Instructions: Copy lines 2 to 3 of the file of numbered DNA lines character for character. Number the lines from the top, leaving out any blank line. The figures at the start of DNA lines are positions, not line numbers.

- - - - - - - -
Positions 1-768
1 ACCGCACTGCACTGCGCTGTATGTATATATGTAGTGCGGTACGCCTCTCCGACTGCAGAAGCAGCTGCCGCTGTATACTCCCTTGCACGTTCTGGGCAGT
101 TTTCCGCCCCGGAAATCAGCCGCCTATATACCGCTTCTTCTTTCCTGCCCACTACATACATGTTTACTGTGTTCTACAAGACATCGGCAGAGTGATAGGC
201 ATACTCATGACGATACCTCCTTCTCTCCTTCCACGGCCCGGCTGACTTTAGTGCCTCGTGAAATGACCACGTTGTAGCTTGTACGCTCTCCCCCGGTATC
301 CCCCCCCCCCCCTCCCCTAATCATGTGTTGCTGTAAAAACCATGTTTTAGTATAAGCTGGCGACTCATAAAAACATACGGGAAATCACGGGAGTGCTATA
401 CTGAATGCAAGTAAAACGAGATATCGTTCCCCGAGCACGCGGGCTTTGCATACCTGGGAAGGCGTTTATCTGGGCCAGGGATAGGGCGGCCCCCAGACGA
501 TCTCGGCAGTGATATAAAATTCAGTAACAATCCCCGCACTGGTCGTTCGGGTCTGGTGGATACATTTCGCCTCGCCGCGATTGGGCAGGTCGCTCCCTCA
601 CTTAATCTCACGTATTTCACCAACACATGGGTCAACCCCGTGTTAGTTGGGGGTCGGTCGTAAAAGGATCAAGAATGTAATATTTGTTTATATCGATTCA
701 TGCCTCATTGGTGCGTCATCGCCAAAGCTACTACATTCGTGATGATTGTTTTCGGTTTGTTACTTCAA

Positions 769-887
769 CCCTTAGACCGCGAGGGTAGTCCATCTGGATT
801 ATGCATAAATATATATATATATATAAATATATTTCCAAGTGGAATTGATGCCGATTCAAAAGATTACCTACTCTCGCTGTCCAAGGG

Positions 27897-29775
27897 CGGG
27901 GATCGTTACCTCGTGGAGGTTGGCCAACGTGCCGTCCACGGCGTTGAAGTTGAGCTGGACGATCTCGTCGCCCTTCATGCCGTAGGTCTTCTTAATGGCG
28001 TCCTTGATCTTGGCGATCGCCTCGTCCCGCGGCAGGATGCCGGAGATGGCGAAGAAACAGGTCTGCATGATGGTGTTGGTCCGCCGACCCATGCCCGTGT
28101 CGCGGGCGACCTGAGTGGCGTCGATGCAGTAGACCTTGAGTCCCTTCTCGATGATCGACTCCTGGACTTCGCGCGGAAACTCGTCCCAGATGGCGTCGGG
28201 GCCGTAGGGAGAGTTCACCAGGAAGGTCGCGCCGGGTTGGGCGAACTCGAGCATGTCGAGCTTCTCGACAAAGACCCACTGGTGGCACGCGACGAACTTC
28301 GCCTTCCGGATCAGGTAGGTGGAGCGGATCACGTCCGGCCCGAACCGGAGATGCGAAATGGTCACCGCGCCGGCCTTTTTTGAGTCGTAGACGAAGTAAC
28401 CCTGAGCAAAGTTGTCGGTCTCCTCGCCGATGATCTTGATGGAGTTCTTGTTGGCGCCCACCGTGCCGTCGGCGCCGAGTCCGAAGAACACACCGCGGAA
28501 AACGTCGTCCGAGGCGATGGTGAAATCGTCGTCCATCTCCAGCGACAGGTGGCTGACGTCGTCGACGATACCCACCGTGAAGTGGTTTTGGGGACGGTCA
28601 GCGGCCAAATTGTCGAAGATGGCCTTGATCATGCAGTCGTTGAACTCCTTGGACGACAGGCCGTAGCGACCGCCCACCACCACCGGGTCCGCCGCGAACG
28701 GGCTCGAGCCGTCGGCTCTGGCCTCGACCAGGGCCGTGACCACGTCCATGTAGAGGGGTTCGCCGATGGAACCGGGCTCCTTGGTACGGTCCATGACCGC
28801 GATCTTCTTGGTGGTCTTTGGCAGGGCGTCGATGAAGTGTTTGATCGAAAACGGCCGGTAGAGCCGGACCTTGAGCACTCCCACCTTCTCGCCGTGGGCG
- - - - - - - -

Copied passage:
1 ACCGCACTGCACTGCGCTGTATGTATATATGTAGTGCGGTACGCCTCTCCGACTGCAGAAGCAGCTGCCGCTGTATACTCCCTTGCACGTTCTGGGCAGT
101 TTTCCGCCCCGGAAATCAGCCGCCTATATACCGCTTCTTCTTTCCTGCCCACTACATACATGTTTACTGTGTTCTACAAGACATCGGCAGAGTGATAGGC